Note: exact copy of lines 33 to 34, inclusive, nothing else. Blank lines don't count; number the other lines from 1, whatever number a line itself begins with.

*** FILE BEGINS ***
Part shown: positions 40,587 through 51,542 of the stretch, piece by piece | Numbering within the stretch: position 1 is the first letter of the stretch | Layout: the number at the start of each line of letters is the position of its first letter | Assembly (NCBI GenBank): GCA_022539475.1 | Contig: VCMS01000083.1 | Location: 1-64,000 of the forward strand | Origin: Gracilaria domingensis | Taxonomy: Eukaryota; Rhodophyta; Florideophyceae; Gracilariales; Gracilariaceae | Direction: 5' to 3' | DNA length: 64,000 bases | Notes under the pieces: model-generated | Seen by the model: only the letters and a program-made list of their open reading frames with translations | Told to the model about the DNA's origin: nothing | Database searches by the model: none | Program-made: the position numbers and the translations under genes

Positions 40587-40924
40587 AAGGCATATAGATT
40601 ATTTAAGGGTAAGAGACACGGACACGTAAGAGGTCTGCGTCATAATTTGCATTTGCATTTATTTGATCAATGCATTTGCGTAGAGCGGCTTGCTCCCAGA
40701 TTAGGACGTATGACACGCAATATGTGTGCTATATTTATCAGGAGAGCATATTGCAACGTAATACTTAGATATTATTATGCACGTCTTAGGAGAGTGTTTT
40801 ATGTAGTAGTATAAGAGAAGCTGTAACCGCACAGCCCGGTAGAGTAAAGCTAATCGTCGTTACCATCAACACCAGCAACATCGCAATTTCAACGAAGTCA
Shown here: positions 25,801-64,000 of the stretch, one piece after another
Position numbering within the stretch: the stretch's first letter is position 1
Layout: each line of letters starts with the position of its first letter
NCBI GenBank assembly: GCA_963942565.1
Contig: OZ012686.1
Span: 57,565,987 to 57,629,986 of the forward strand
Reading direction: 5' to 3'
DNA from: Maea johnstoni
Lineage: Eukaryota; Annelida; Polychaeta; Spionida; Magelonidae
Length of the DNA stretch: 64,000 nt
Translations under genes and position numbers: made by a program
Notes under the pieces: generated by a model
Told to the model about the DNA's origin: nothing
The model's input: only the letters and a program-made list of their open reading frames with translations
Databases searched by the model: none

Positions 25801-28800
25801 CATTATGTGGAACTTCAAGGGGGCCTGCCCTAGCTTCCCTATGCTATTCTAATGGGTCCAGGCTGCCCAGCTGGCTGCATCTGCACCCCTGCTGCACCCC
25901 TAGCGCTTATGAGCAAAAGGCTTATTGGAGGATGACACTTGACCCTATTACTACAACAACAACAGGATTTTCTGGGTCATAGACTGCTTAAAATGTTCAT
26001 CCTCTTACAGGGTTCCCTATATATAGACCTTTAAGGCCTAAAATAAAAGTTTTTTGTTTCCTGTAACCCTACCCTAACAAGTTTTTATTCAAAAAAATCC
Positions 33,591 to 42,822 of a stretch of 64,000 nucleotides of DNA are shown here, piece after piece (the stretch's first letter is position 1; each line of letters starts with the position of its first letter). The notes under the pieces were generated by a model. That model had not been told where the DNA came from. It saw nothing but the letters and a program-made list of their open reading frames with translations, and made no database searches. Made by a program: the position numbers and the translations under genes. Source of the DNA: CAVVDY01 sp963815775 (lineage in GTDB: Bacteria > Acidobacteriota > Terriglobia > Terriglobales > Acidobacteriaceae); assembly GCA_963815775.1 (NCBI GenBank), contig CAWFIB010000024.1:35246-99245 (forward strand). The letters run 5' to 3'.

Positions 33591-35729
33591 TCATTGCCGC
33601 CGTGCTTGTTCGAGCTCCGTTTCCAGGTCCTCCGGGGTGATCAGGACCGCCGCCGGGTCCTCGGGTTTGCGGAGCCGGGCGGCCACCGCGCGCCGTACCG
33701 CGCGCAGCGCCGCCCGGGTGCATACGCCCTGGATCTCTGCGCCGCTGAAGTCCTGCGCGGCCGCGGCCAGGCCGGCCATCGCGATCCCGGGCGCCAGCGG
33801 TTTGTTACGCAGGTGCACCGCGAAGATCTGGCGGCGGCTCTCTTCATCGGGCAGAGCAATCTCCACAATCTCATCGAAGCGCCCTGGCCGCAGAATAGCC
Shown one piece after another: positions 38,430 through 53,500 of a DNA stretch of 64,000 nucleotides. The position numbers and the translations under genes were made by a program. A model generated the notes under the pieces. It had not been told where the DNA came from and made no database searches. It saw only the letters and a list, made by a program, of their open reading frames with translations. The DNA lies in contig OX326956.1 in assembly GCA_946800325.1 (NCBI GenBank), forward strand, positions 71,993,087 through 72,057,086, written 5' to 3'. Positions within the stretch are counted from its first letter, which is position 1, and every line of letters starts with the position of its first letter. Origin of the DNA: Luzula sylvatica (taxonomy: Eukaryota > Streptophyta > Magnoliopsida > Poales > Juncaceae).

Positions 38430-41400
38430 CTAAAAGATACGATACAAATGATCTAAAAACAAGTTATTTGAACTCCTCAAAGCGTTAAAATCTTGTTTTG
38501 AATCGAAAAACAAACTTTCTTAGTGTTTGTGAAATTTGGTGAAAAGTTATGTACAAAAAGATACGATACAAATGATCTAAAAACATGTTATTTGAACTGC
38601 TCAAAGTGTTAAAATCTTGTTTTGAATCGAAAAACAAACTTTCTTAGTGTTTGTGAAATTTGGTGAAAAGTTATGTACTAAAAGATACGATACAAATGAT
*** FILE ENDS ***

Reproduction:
Positions 38430-41400
38430 CTAAAAGATACGATACAAATGATCTAAAAACAAGTTATTTGAACTCCTCAAAGCGTTAAAATCTTGTTTTG